Satyendra Nath Bose sent his calculations (which is now known as Bose-Einstein statistics) to Einstein himself. Einstein agreed with Bose’s calculations and actually expanded these calculations from their use on photons to atoms.

Bose-Einstein Condensates |

This led to the prediction of what we call “Bose-Einstein Condensates”. An example of this is Helium-4 which is the gas that makes your voice go [high pitch] really really high.

Helium-4 atoms contain 2 electrons, 2 protons, and 2 neutrons. And so it gives the whole atom an overall spin of 0.

Because Helium has a whole number spin, this means that the atoms act according to the Bose-Einstein statistics. And just to recap, this statistic states that certain particles (Bosons) can occupy the same energy state.

So in the case of helium, at room temperature, it acts as a normal gas; the atoms can occupy different energy states.

However, when Helium is cooled down to near what we call “absolute 0” so ~2 Kelvin, these helium atoms actually occupy the same lowest energy state. And what happens when they all occupy this energy state?

You get what we call a “superfluid”. Now superfluids are literally the stuff that you see in the movies. Like it’s crazy and creepy as hell. This superfluid has zero friction. It can leak through containers.

It defies gravity and so can crawl up walls. That to me is creepy as hell, it’s cool as hell, and it’s literally like some superhero type of stuff. And this phenomenon could have only been predicted and tested because of Satyendra Nath Bose’s calculations.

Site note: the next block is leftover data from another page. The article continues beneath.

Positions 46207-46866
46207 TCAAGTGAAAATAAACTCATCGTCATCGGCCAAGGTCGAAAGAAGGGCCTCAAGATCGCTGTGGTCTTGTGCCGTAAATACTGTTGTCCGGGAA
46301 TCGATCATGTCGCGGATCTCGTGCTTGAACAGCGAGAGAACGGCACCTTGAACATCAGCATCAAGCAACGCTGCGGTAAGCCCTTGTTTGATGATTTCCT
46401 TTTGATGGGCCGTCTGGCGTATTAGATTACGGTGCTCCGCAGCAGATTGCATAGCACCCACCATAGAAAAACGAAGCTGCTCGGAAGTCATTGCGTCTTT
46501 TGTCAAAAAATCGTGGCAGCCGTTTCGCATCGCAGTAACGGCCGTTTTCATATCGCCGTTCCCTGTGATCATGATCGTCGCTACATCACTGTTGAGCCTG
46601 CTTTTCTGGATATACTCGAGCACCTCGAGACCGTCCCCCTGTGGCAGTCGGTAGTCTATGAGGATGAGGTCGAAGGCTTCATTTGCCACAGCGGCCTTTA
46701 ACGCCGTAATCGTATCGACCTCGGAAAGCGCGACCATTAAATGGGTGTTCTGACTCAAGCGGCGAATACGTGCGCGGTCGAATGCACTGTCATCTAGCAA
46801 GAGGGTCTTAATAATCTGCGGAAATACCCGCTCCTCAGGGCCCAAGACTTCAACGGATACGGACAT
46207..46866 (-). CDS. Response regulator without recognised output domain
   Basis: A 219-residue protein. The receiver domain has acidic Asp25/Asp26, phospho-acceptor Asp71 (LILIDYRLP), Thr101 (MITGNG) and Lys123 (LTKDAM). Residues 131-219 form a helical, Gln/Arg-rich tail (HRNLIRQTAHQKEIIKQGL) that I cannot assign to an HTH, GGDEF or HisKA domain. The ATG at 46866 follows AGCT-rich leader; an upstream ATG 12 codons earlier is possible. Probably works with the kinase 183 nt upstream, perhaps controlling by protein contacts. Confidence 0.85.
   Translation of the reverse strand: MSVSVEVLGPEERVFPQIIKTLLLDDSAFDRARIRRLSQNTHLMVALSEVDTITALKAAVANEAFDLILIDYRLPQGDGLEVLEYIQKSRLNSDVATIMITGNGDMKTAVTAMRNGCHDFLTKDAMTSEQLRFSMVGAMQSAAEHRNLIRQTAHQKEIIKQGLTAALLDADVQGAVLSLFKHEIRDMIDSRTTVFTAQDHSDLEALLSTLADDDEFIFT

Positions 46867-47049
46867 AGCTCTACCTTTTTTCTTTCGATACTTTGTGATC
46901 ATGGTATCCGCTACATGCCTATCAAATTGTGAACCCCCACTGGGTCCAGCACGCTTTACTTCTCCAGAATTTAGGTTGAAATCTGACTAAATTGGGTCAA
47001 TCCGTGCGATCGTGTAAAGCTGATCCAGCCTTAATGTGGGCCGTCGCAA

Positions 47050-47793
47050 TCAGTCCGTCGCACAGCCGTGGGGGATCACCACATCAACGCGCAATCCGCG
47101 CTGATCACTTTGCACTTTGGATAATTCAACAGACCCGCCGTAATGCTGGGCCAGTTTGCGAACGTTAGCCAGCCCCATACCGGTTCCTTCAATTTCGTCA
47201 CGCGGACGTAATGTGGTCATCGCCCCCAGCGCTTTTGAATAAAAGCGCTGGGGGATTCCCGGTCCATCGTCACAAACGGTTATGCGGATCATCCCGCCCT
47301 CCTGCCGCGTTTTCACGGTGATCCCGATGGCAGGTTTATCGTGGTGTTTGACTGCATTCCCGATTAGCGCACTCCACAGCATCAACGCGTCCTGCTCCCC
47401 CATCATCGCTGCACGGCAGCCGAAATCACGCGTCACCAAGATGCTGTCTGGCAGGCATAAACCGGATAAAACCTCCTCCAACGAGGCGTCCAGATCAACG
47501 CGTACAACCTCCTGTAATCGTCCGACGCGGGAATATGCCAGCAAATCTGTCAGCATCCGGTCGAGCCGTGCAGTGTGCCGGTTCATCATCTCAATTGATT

Now just to give a complete picture, there are quantum particles that don’t act like bosons. These are called “fermions”. Now remember how I said that boson particles have a whole number spin, well fermions have a half number spin. So this can be a ½, 1 ½, 2 ½, and so on.

And if we take electrons for example, which are fermions, they have a half spin. And can spin either upwards or downwards. And because of this half number spin, it means that the same type of electrons (these 2 blue electrons) repulse each other.

And because they repulse each other, it means that the same type of electrons cannot occupy the same energy state (or same quantum state). This can be illustrated when we look at an oxygen atom. From this diagram, you can see that the electrons that are paired together in the same energy state are different colors.

You will never get the same type of electrons paired together in the same energy state. These electrons and other fermions follow what we call the “Pauli Exclusion Principle”.

Now let’s finally talk about how Satyendra Nath Bose was recognized for his work. Well, first of all, the paper he wrote describing these calculations was rejected. Great! It turns out the journal he sent this paper to didn’t actually see the significance of this work. Hmm, interesting. So Bose sent this paper to Einstein. Einstein translated this paper to German and submitted it to another journal under Bose’s name.

And once this paper had been published, it actually opened up quite a few doors for Bose. He was able to travel to Europe where he worked with Einstein as well as Marie Curie. And these were 2 people who received Nobel Prizes that we know very well.

So naturally, you might be thinking “Well did Satyendra Nath Bose get a Nobel Prize?” The answer is no. He didn’t. Now he was nominated for a Nobel Prize in Physics, however, someone on the Nobel committee didn’t think that his wor was worthy of a Nobel Prize. Ironically, 7 Nobel Prizes have been awarded for research related to Bose’s work.

Very Interesting. So in conclusion, I hope from this video that we’re all a little less scared of physics and quantum statistics, but also, and more importantly, I hope that we’re much more aware

of the ground-breaking work that Satyendra Nath Bose did in physics.